2. The best h’schooling advice, and I hear this all the time, from all different kinds of h’schoolers, is DON’T spend a lot of money on curriculum, especially not when you’re first starting. There’s so much expensive stuff out there, and kids and their interests change so extremely quickly. Even if you’ve got a very “booky” young lady on your hands, you can hs her extremely well through internet resources and your local library and public rec centres for YEARS. And if one of your kids turns out not to be a worksheet sort of person (as the case with my son), then you won’t be spending money on things that gather dust and cause resentment.

    Our best “curriculum” is exactly what you’ve been doing already – talking to your kids. Our kids always asked us what we were reading on the internet, and we’d talk with them about it. Often they’d ask questions, sometimes not. Sometimes the questions would come later, after they’d had a chance to percolate.

    Don’t mean to soapbox in your comment section, but I get excited when I see someone embarking on this journey!

    What I always tell people, and this is directly my personal experience, is this: Isn’t it unbelievable how much your kids learned from birth to five, without curriculum or being told to be interested? It doesn’t stop! In fact, I think school discourages interest and engagement, by dictating what we’re all going to be fascinated by today.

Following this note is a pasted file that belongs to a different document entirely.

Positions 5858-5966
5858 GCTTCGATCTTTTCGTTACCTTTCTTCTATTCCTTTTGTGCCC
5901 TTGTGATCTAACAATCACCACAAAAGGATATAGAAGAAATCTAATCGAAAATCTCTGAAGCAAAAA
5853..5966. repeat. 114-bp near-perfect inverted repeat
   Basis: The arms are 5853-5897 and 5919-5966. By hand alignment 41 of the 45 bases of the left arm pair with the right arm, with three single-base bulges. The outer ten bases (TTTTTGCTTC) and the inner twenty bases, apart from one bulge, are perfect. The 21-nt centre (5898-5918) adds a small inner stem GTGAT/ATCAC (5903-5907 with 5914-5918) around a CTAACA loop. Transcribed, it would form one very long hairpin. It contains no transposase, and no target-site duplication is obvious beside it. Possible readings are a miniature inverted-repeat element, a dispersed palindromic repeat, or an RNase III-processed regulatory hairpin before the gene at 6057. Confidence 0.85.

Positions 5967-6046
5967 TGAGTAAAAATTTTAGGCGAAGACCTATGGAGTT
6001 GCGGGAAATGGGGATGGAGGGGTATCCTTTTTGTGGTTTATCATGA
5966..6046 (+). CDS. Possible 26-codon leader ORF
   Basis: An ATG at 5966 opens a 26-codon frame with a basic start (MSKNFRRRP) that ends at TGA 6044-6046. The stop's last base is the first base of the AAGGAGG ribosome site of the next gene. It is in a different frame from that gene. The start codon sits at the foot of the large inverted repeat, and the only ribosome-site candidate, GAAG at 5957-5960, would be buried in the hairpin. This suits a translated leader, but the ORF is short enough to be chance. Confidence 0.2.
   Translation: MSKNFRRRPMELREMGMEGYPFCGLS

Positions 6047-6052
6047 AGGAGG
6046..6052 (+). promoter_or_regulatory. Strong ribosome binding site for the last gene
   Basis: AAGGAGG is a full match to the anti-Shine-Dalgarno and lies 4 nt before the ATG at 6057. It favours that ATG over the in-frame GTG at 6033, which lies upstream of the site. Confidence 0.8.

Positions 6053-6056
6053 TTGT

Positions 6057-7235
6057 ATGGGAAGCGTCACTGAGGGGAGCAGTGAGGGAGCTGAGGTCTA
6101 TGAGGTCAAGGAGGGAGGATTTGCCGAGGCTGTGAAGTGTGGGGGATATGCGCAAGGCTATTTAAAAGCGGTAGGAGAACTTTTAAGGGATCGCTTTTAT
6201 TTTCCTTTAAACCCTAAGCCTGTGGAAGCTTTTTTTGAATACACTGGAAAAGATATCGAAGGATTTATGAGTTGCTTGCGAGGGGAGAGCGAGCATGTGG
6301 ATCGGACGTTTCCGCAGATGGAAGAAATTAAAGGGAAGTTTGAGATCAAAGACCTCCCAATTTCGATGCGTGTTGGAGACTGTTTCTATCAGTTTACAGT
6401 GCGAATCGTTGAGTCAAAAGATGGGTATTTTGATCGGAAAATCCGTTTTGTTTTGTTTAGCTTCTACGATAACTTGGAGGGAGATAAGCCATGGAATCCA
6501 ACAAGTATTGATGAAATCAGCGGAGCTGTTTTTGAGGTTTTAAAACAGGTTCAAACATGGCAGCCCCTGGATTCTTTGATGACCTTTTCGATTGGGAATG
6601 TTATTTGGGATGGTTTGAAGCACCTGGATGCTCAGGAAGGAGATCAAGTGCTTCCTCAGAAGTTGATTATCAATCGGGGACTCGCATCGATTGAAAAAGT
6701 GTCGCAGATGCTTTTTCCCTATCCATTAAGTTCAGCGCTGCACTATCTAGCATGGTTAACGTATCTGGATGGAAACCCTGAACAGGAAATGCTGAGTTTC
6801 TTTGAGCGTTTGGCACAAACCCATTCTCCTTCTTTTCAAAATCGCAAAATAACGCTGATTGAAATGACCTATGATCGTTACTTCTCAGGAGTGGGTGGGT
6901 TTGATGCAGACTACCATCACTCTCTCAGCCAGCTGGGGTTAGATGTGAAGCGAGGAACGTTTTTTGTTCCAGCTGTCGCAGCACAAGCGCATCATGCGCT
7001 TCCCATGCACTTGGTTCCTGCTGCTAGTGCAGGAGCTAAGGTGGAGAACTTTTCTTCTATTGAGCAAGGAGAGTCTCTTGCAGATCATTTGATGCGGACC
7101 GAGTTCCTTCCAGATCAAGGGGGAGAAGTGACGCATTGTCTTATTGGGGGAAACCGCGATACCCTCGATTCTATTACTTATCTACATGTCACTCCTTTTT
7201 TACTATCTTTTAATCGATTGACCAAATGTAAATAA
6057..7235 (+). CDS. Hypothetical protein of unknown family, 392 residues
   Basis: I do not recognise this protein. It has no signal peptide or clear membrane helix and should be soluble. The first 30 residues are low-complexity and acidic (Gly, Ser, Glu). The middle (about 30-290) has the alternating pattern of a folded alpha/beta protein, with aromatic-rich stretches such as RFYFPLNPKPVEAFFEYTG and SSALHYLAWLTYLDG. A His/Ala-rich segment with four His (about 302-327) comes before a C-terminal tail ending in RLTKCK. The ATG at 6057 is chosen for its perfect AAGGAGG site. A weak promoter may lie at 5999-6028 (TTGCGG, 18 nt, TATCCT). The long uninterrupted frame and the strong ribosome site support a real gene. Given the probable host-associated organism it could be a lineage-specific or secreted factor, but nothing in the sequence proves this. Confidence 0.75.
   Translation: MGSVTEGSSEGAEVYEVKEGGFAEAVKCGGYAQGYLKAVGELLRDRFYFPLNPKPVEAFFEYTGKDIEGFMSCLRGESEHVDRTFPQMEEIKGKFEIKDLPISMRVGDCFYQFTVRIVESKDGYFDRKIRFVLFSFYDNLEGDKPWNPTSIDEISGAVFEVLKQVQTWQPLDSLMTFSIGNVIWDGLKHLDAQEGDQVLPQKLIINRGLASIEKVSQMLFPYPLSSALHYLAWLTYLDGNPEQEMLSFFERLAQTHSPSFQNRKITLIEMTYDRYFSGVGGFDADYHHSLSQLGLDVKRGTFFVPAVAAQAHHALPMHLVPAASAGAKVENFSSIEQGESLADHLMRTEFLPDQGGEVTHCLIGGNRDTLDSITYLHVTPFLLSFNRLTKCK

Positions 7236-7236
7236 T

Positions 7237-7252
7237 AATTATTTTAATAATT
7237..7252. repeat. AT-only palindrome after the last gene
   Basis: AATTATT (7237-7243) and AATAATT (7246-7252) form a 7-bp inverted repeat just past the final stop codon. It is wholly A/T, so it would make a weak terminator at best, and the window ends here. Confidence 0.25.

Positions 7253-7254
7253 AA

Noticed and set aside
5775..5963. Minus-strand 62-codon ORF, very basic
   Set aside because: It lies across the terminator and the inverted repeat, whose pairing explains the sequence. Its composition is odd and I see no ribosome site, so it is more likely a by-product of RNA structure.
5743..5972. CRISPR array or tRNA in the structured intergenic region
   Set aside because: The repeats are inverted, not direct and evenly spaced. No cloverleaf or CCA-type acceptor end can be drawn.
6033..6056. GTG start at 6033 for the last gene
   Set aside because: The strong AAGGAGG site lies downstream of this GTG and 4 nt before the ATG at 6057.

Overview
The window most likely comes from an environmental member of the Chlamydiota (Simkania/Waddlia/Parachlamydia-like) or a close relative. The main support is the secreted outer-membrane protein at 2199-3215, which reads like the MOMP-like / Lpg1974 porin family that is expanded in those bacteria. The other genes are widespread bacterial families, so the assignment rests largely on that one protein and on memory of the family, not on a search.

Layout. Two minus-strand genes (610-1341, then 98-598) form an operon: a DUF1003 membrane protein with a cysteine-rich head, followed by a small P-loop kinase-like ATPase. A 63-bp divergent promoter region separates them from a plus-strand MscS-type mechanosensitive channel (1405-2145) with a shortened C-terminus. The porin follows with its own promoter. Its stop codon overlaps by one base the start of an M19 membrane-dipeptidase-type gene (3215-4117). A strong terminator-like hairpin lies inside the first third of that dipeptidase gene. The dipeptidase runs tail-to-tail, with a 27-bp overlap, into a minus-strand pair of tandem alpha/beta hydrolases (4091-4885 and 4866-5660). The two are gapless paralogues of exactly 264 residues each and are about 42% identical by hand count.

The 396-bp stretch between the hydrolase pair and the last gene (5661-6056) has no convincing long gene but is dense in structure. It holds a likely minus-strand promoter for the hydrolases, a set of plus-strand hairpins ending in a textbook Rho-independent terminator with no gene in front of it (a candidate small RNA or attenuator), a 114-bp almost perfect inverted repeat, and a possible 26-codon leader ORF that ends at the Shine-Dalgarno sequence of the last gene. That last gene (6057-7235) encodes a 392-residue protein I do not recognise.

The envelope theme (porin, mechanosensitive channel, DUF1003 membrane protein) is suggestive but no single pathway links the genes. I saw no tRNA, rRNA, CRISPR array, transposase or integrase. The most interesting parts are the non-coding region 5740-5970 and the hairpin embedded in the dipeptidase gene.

As an adult, there are steep upward curves and plateaus in my own interest and understanding. I’m not always charging full speed ahead. My kids are the same way. There have so often been periods of months when it seemed like “nothing” was happening – but it was just a dormant phase, where things were germinating below the surface.

    All the best! Yahoo!

    • Thanks for this!! And I know you’re right about learning- she’s like a sponge right now, so curious about everything and wanting to learn about everything she sees. I just hope I can keep up with her 🙂